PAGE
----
The Promise of COIN, the Pitfalls of Iraq

Without getting into speculating about whether the U.S.-Iraqi SOFA deal will get done or not, the fact that the main sticking point is Iraq’s demand for jurisdiction over American soldiers off their bases is telling. Here’s Iraqi Vice President Tariq al Hashimi in McClatchy: “The impression of the Iraqi people is that American troops from time to time exaggerate their reactions, use excessive force and irresponsible behavior,” Hashimi said. “We would like to put an end to that. When this happens in the future there must be prosecution of those who are exceeding the limit of the authorities given to […]

In the midst of two wars and with an “era of persistent conflict” foreseen ahead, America and its military are confronting battlefield urgencies and operational complexities that challenge the very way in which we conceive of warfare. Whether on the ground in Iraq and Afghanistan, or on the waters off of Somalia, the reality of today’s conflicts have exposed gaps in our tactical thinking and operational approach to waging war. The responses have combined doctrinal evolutions and operational innovations, demonstrating once again the strategic asset represented by American ingenuity and creative thinking. But they have also generated a passionate and […]

This month’s release of Field Manual 3-07, “Stability Operations,” marks a milestone for the United States Army. With it, the Army acknowledges and codifies a dramatic change in thinking: No longer does the mission of the military stop at winning wars; now it must also help “win the peace.” As Lt. Gen. William B. Caldwell, IV, states in the foreword to the new manual: As the Nation continues into this era of uncertainty and persistent conflict, the lines separating war and peace, enemy and friend, have blurred and no longer conform to the clear delineations we once knew. At the […]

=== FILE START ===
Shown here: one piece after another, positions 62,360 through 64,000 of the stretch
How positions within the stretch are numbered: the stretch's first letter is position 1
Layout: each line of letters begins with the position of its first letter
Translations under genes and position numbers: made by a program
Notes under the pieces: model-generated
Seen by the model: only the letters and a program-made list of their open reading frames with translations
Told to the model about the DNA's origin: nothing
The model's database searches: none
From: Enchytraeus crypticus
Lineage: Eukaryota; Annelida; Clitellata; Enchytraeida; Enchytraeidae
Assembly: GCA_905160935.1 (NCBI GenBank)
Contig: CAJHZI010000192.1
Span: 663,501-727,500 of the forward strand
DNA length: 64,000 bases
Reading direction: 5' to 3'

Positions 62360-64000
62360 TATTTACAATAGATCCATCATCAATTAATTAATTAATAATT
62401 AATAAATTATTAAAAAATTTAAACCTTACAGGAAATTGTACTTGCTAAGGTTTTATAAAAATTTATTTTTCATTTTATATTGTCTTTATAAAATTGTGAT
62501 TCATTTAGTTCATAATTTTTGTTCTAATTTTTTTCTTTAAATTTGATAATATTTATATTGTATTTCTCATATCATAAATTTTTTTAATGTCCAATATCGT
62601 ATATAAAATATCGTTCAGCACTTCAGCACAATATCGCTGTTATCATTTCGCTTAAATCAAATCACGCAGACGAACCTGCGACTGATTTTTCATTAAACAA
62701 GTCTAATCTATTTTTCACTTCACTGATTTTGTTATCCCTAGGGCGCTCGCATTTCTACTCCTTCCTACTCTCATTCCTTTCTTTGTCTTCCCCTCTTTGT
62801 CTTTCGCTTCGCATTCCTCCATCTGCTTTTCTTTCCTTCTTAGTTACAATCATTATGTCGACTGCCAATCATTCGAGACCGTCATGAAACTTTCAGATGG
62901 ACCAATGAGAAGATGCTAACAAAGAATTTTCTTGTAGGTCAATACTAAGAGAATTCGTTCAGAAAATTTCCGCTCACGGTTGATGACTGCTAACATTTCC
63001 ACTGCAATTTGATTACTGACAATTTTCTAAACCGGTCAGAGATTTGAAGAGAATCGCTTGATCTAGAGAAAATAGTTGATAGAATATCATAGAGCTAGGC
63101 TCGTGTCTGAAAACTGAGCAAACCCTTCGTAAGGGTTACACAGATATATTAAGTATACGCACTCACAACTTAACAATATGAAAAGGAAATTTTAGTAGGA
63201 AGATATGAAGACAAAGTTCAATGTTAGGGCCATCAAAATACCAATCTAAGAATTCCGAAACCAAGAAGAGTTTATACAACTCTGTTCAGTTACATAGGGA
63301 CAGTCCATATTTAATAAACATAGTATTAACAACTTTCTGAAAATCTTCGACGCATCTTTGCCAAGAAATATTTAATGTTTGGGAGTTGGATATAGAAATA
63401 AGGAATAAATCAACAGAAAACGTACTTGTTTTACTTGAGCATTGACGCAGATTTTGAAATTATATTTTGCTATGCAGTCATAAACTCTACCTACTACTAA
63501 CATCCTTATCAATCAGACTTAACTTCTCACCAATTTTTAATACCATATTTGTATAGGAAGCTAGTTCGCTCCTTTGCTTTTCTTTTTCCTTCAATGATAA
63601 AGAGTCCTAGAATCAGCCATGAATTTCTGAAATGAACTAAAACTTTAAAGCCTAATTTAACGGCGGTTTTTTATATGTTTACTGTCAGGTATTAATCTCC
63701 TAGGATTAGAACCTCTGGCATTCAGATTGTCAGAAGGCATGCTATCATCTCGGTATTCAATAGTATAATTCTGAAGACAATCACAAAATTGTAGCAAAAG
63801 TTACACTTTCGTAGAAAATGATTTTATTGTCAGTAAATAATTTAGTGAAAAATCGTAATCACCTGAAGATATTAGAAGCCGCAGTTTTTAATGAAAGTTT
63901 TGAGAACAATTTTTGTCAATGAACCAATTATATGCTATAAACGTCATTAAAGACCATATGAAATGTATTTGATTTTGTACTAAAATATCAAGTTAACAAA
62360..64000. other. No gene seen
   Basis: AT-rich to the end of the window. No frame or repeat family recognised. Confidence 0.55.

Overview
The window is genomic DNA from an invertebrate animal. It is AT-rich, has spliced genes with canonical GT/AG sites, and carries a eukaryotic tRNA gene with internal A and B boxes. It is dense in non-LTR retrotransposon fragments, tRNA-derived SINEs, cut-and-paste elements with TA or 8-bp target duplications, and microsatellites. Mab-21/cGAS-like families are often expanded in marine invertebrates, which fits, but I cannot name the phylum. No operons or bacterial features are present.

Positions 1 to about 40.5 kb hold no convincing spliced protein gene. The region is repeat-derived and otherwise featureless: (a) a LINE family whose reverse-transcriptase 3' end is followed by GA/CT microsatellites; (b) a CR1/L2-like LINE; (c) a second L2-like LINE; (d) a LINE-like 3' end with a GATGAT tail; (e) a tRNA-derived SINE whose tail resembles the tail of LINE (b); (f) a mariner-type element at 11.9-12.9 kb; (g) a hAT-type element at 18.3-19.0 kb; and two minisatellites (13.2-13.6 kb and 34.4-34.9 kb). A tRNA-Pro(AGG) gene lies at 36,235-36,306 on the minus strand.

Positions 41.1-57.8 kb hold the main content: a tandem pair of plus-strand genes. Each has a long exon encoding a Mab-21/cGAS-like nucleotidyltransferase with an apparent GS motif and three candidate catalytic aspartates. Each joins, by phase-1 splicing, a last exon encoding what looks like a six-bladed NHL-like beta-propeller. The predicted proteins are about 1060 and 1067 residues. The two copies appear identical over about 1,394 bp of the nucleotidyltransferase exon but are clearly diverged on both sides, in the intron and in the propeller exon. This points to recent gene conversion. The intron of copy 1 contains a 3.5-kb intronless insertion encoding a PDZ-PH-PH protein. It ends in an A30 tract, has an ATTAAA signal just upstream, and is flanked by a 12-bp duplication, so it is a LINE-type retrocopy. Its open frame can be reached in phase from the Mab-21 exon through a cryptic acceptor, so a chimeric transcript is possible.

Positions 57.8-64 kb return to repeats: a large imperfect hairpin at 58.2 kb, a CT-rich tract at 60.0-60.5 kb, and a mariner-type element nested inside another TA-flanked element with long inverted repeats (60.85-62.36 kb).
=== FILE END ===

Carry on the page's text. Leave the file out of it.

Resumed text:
The three short articles by an anthropology professor from California seemed out of place beside a large area map and various military memoranda on a plywood wall at combat outpost Tarmiyah, about 20 miles north of Baghdad. Not long ago, the accompanying note demanding that all platoon and squad leaders not only read the articles, but pass the information along to their men, would have made most commanders in Iraq laugh at the thought of burdening their already overworked junior officers and NCOs with articles by college professors. But the conduct of the Iraq War has taken a decidedly cultural […]

Iran’s Place on the SOFA

If you’d like to see the official Iranian position on the U.S-Iraq Status of Forces Agreement (SOFA), here it is. Short version: they’re against it. Not a surprise, of course, but it also squares with something I heard about Iraqi PM Nouri Maliki being under extraordinary pressure from Tehran (as in, diplomatic cables in the form of severed horses’ heads) to include a withdrawal timetable for American troops in any eventual agreement. From recent reports, it looks like that’s been resolved with a conditions-based clause, and that the main point of contention is now jurisdiction over American forces outside of […]

Massoud Barzani: The KRG Representative to the U.S. Responds

Editor’s note: The following is an unsolicited response to a World Politics Review commentary from Qubad Talabany, the Kurdish Regional Government’s representative to the United States. WPR usually publishes reader mail on our blog, but we have chosen to publish this as a stand alone item out of respect for Mr.Talabany’s diplomatic stature.As both a news and analysis journal, WPR recognizes that some articles it publishes will provoke differences of opinion and disagreements of interpretation. Above all, our commitment is to airing all sides of a contested issue, so long as they are respectfully expressed. Dear Sir: The “Commentary” by […]

Once an oasis of stability in Iraq, the Kurdish north is increasingly a source of unrest. Because of the misrule of Massoud Barzani, the president of the Kurdistan Regional Government in Iraq (KRG) who may go down as the Yasser Arafat of the Kurdish people, the region is becoming a danger both to the country and to its own people. The contrast between Barzani and Iraq’s president, Jalal Talibani, is striking. Talabani, the scion of Kurdish Iraq’s other political dynasty, has spent the years since liberation from Baathist rule in Baghdad, earning a reputation as one of the great uniters […]